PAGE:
In 1938 and 1939, about 10,000 children, most of them Jews, were sent by their parents from Germany, Austria, and Czechoslovakia to the safety of England where foster families took most of them in for the duration of the war. Years later, eleven kinder, one child's mother, an English foster mother, a survivor of Auschwitz who didn't go to England, and two of the kindertransport organizers remember: the days before the Nazis, the mid-to-late 1930s as Jews were ostracized, saying farewell to family, traveling to England, meeting their foster families, writing home, fearing the worst, coping, and trying to find families after the war ended. 1,500,000 children dead; 10,000 saved. Written by
This film continues to haunt me. With such delicacy, honesty, and poignancy, the great tragic horror of the holocaust is brought home to us on a human scale from a child's vantage point. Each unique story is told with such quiet strength and dignity. It is not only what is said, but what is not said, that is so moving. It would have been so easy to over-sentimentalize or shock, yet this film navigates through the emotional landscape with compassion and sensitivity. The voices are wise, direct and articulate on the surface, but just below, there are complex layers of remembrance, guilt, shame, grief, rage, fear, loss, despair, sadness, faith, relief and hope.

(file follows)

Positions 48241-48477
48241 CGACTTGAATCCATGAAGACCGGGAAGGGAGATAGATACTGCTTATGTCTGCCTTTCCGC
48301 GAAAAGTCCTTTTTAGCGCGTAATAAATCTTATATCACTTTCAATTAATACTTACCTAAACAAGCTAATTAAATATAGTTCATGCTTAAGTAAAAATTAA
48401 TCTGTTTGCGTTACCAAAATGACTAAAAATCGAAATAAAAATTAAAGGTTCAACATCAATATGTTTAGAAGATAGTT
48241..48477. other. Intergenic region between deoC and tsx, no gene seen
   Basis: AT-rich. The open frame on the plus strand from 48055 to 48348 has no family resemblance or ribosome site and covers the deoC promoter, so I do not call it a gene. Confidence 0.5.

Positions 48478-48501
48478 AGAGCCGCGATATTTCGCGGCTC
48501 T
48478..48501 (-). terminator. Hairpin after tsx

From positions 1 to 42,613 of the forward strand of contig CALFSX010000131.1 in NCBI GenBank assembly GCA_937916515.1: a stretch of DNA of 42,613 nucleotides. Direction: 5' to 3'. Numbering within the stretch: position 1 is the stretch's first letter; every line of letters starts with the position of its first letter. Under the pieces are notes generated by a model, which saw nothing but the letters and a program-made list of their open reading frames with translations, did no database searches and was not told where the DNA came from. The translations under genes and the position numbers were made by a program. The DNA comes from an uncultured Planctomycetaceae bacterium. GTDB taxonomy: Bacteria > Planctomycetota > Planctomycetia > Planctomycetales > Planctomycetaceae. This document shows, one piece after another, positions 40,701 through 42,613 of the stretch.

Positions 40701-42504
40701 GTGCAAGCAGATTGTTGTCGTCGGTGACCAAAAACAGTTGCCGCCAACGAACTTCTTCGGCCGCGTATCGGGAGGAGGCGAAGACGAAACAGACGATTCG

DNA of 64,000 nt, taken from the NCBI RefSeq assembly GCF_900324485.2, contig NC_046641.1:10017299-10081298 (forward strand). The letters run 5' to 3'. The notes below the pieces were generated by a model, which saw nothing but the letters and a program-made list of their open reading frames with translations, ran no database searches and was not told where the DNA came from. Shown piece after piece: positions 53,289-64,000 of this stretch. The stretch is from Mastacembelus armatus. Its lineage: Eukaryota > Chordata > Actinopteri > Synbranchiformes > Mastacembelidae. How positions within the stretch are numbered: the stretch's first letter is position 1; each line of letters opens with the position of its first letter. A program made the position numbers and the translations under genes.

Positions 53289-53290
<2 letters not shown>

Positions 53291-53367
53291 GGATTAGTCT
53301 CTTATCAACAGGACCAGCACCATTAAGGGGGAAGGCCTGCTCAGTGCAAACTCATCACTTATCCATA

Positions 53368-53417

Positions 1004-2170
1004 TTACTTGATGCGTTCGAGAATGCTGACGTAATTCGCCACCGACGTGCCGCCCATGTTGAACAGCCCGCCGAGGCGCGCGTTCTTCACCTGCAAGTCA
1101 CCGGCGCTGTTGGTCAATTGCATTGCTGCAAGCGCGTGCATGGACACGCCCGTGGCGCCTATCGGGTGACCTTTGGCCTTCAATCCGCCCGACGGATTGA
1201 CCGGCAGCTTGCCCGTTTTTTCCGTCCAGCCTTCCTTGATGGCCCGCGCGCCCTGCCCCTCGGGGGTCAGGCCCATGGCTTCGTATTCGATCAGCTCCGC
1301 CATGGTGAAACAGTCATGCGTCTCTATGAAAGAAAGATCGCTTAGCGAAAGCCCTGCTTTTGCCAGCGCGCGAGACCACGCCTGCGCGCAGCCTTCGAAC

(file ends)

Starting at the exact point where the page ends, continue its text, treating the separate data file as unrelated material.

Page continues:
The interweaving of the past and present, black and white and colour, child and adult, is crafted with great skill. The musical score is a perfect counterpoint to the unfolding drama. There is not one false note, not one. Everything is presented with a remarkable aesthetic and thoughtfulness.
No other holocaust documentary has had a greater impact on me. As a grownup 'child' and now as a mother, I will think about this film for a very long time to come.
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